It’s essentially designed to prevent cherry-picking. But unlike American football or hockey, where the offside line is stationary, in soccer it is always moving. Because the line is essentially the last defender.

So here’s the rule: When an attacking player passes the ball to a teammate – that is, at the time the ball leaves the attacking player’s foot – the teammate must satisfy at least one of three conditions:

  • Level with or behind the ball; OR
  • On his or her team’s own half of the field; OR
  • With two defensive players, goalkeeper included, between him or her and the end line.

Alternatively, here’s how the rulebook explains it:

A player is in an offside position if:

 

– any part of the head, body or feet is in the opponents’ half (excluding the halfway line) and

– any part of the head, body or feet is nearer to the opponents’ goal line than both the ball and the second-last opponent

Those same rules apply to a saved shot and rebound. If the player who pounces on the rebound is in an offside position when the initial shot is taken, he or she is offside.

But here’s where things get weird. If a player is in an offside position and steals an opponent’s back-pass to the keeper, that is NOT offside. If the player latches on to a deflected pass? That’s a gray area.

And what if a teammate tries to play a pass to an offside player, but the ball never reaches that player? Or what if an offside player screens the goalkeeper while a teammate shoots the ball past that keeper, but the offside player never touches the ball?

That’s where subjectivity comes into play. The rulebook reads …

Actually, nah. The rulebook definition is way too convoluted. It lays out the specifics, but not before it melts your brain. You can have a look here if you want. And FIFA has some diagrams here.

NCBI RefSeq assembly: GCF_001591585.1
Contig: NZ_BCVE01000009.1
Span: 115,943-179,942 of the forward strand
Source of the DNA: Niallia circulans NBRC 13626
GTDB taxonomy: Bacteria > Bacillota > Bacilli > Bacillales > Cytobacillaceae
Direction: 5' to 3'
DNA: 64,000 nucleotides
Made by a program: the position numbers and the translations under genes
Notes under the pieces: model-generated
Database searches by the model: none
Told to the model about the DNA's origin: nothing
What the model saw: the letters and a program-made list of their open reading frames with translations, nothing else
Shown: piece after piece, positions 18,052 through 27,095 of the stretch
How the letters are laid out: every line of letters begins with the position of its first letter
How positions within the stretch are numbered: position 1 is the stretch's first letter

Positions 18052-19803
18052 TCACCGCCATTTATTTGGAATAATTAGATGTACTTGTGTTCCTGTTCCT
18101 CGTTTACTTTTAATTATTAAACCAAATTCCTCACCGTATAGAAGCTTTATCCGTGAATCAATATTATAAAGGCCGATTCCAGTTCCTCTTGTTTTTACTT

Some additional notes, though:

  • For offside purposes, arms are considered invisible. So if a striker is level with the last defender, but has his arm outstretched to point to where he wants a pass, he is still onside.
  • A player cannot be offside on a corner, throw-in or goal kick, but can be offside on any other free kick.
  • Where a player receives the ball is irrelevant – meaning a player can be offside even if the pass goes backward.

The handball rule

Ball + hand = foul … right? Kind of. Sometimes. Not necessarily.

That’s more or less how the rule is applied outside the two penalty boxes. But rules state that for a handball to be illegal, it must be “a deliberate act.” But – yes, there are a lot of buts here – the rulebook doesn’t specifically define “deliberate.”

You’d assume it means “intentional.” But plenty of unintentional handballs are called. In the middle of the field, almost any ball-to-arm contact gets whistled. In the penalty box, the question of deliberateness is often interpreted as, “Could the offending player have reasonably done anything to prevent the ball-to-arm contact?”

The word unnatural is never mentioned in the rulebook, but you’ll hear commentators talk about whether the player’s arm was in an “unnatural position” when the ball struck it. If it was, the referees often give the penalty, because they conclude the player could have done something different; if it was in a natural position, they’ll allow play to continue.

So the moral of the story is that if you’re unsure about a handball call, you’re almost certainly not alone. And the referee might be right there alongside you. The application of the rule often doesn’t align with the letter of the law.

Oh, and two final notes:

  • Goalkeepers are allowed to use their hands in the penalty box. Outside it, handball rules apply to them just like they do to all other players.
  • The one other situation in which a keeper may not handle the ball is when a teammate passes it back to him with his feet. A goalkeeper may, however, handle the ball if the back-pass is a header.

The card system

Why do refs reach for their pockets and brandish colored cards? The origin story actually involves a traffic light. As the inventor of the card system, Ken Aston, says of his attempts to develop a tiered, cautionary punishment system: “As I drove down Kensington High Street, the traffic light turned red. I thought, ‘Yellow, take it easy; red, stop, you’re off.'”

There you have it. Red cards are what American sports refer to as ejections. Yellow cards are the in-between. If a player receives two yellows in the same game, a red accompanies the second one.